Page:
Tuesday, April 28, 2009

What is a pandemic?

The outbreak of Swine Flu has the news outlets abuzz with rumors. Again and again, the newscasts refer to a possible "pandemic." Hopefully, someone out there in authority knows what this term really means. Additionally, it would be nice if someone had read a little history about the last great flu epidemic in 1918.

Unfortunately, there is no specific definition of the term "pandemic." A pandemic (from Greek παν pan all + δήμος demos people) is an epidemic of infectious disease that spreads through populations across a large region; for instance a continent, or even worldwide.Widkipedia That seems really helpful. Think of all the diseases that are already pandemic by that definition: cholera, typhus, HIV and AIDS, measles, tuberculosis, malaria, yellow fever, and many, many others.

Just to give a little bit of perspective to the term pandemic, according to the Centers for Disease Control and Prevention, each year 350–500 million cases of malaria occur worldwide, and over one million people die, most of them young children in sub-Saharan Africa. In areas of Africa with high malaria transmission, an estimated 990,000 people died of malaria in 1995 – over 2700 deaths per day, or 2 deaths per minute. Apparently, unless people are dying in New York, a disease is not our problem.

Let's get another interesting perspective, again from the Centers for Disease Control and Prevention, the number of alcohol-induced deaths in the U.S., excluding accidents and homicides, in 2005 was 21,634. Here's another statistic, the number of Lyme Disease infections in the U.S. for 2005 were 23,305.

Maybe we ought to be a little more circumspect before throwing around the word pandemic.

4 comments:

  1. ccording to the folks over at Effect Measure,
    "...An epidemic is an increase in the number of new cases beyond what you would expect. Four or five cases of human rabies in an area in the US would be an outbreak or even an epidemic. Hundreds of colds or even serious pneumonias in an urban area is normal. It's not an epidemic. What makes the swine flu an outbreak is that it is an infection with a virus we haven't seen before and which we believe may be new. Hence these cases are not what we expect and it is an outbreak."
    http://eutychusblog.blogspot.com/2009/04/swine-flu-info.html

    The other consideration here is that for all we know about the flu virus (this or any other) there is much we still do not know.

    While I agree that it helps to keep some perpective (and of course the press has done its usual job of firing up the hysteria) it is also important to keep an eye on things. As the CDC accurately stated "the influenza virus is highly unpredictable and our certain knowledge of it very scant. If you've seen one flu pandemic, you've seen one flu pandemic."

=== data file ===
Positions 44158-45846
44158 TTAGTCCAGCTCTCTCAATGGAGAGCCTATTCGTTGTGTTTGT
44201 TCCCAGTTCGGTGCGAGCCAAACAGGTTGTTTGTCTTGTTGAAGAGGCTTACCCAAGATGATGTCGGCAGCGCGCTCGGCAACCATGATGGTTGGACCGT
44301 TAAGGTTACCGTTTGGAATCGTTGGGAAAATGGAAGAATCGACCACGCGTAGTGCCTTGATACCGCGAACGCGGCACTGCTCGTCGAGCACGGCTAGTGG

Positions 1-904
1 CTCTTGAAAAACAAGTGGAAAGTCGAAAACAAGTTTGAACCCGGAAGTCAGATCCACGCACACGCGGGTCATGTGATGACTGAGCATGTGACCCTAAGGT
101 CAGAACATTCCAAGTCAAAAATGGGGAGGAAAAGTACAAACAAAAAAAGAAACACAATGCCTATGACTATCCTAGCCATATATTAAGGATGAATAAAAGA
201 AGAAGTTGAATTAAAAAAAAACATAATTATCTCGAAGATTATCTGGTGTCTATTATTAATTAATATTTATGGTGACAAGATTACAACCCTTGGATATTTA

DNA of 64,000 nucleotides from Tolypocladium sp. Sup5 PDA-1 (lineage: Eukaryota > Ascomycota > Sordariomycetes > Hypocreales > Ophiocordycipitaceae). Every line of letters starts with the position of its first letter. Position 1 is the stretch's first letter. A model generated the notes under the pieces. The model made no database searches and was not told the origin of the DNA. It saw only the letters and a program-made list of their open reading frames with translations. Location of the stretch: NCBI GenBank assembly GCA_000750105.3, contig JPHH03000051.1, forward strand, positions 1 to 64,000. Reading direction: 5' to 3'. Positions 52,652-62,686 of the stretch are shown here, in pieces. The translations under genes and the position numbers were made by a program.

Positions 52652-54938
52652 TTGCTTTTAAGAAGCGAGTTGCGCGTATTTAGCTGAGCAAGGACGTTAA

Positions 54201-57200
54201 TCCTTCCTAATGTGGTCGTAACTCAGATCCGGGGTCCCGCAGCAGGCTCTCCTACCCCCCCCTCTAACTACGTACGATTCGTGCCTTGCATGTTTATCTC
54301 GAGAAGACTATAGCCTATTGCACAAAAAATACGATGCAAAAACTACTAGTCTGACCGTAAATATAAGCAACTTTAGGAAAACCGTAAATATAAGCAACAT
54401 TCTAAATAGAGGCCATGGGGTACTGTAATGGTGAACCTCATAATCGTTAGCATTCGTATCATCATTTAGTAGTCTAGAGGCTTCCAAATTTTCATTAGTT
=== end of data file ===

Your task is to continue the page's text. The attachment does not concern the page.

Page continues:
You can't catch a murder or an automobile accident from a door knob and Lyme disease doesn't pose a threat to the economy like a flu pandemic has the potential to do.

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  2. So far, people aren't even dying in New York. What about Dengue Fever, spread by mosquito like Malaria, but with only a 1% fatality rate? With CDC estimates at about 100,000,000 cases a year, that's 100,000 dying people worldwide. (It might be higher, because the fatality rate in developing countries is about 5%). In Puerto Rico, about 2-3 people a week die from Dengue. I guess it's not New York or California.

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  3. Thank you! I agree completely.

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  4. Pandemic declaration apparently deals more with how widespread the virus is rather than it's lethality. And should it become more lethal (either in the short term or perhaps this fall) then we could be talking millions of deaths.
    Vaccines against dengue and malaria are under development - they have not been as straightforward to devise as an influenza vaccine. And a vaccine against Lyme disease was licensed but recently removed from the US market. Unfortunately no vaccines are possible for alcohol related deaths and homicides. :-)

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